Matthew Seiyefa, the new Director-General of Department of State Services (DSS), says the service will review all the complaints of human rights abuse and illegal detention in order toregain public trust in the agency.
He disclosed this on Thursday in Abuja during his maiden press conference at the headquarters of the service.
He said the service will respect the rights of the citizens in the discharge of its role and protect the national interest.
“Our interest and core objective is to promote the national interest because we have diverse interest in contention at any point in time especially in the democratic dispensation, but we try to in all these contending situations, in all issues contested by various interests, we try to distill the national interest and work towards attaining that interest and of course in an election year you expect that these contending interests assume greater manifestation. Our role is to promote and protect that national interest,” he said.
"We will ply our trade within the tenets of democracy, rule of law and consonant with global best practices. We know that we are not in an island of our own. It is a globalised world; anything we do is open to scrutiny; we are cognisant of that."
He also vowed that the service would not be intimidated, irrespective of the interests. He said it would work within its core mandate of detection and prevention of threat against the internal security of the country.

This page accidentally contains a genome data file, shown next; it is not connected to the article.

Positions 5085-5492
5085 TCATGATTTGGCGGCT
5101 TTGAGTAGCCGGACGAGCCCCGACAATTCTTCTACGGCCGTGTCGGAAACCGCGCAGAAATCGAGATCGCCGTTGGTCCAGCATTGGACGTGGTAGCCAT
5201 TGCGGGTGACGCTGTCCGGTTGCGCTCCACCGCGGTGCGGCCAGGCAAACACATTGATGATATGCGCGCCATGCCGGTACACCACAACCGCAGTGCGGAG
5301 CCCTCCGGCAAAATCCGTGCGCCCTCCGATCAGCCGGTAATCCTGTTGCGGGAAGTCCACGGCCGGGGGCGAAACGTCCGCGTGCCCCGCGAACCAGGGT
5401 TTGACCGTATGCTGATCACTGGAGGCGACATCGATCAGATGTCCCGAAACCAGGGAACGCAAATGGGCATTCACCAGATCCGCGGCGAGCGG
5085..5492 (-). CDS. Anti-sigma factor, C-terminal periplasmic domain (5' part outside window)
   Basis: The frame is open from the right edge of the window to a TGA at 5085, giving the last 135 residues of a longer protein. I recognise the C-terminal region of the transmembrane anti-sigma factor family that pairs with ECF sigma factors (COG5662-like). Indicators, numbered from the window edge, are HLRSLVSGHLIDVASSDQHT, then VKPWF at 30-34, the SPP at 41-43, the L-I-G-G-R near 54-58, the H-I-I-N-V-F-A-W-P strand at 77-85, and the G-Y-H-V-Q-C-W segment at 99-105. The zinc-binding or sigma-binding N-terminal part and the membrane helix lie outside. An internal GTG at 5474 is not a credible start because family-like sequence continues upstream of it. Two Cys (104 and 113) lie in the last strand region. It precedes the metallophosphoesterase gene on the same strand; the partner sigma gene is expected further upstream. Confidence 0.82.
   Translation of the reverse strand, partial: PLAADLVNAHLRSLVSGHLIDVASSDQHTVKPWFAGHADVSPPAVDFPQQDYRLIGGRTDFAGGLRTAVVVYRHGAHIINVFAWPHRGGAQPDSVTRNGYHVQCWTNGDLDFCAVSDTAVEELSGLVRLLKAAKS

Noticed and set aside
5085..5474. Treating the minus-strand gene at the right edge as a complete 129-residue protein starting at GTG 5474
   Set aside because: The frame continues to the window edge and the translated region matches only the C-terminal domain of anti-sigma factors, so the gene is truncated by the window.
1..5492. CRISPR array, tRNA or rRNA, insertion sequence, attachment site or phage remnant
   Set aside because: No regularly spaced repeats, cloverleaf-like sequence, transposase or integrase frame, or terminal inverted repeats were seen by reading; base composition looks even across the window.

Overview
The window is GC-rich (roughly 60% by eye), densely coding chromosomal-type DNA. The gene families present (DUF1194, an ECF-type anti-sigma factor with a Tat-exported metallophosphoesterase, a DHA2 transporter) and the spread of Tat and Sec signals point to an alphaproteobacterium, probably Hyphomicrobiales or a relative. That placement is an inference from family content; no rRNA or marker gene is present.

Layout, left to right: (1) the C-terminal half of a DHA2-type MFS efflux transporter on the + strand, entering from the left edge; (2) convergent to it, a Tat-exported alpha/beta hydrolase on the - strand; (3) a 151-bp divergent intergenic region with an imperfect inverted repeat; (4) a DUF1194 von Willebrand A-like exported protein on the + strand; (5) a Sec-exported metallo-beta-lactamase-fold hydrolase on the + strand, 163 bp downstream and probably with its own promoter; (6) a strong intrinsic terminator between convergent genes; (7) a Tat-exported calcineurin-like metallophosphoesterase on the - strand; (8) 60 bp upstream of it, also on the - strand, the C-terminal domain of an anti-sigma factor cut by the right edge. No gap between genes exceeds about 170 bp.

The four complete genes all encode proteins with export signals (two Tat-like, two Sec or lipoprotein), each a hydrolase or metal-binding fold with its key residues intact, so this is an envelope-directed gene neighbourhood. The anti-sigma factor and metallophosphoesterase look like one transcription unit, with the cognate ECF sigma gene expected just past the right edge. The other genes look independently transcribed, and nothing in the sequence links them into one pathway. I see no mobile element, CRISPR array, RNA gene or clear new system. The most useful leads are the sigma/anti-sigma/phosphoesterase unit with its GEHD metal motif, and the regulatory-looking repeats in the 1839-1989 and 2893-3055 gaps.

He said: "I want to emphasise that we will partner with all stakeholders; that is another concern that has been expressed from the public place. At times it is overstated, but it is a concern whether the agencies are working together. Some say agencies are fighting, some say they are working at cross purposes.
“We are very sensitive and positively disposed to collaborating with other agencies. We expect them to collaborate with us; where it concerns them we will collaborate with them. As I said, it is about national interest.
"We will not also be intimidated no matter what; the service has its statutory mandate. No matter what, we will not be intimidated. I know that this season especially, there is diverse interest at play. People will keep discussing and trying to demonise the service and all that, but we will not be cowed and we will protect our mandate.
"We are reviewing all issues that brought about some unhelpful perception of the service in recent times, including court cases on detentions, perceived human rights abuses, public misconception of understanding and some of our recent actions; we are reviewing all these. In order to learn the lessons, we have undertaken action to ensure that we enjoy the confidence of the public.”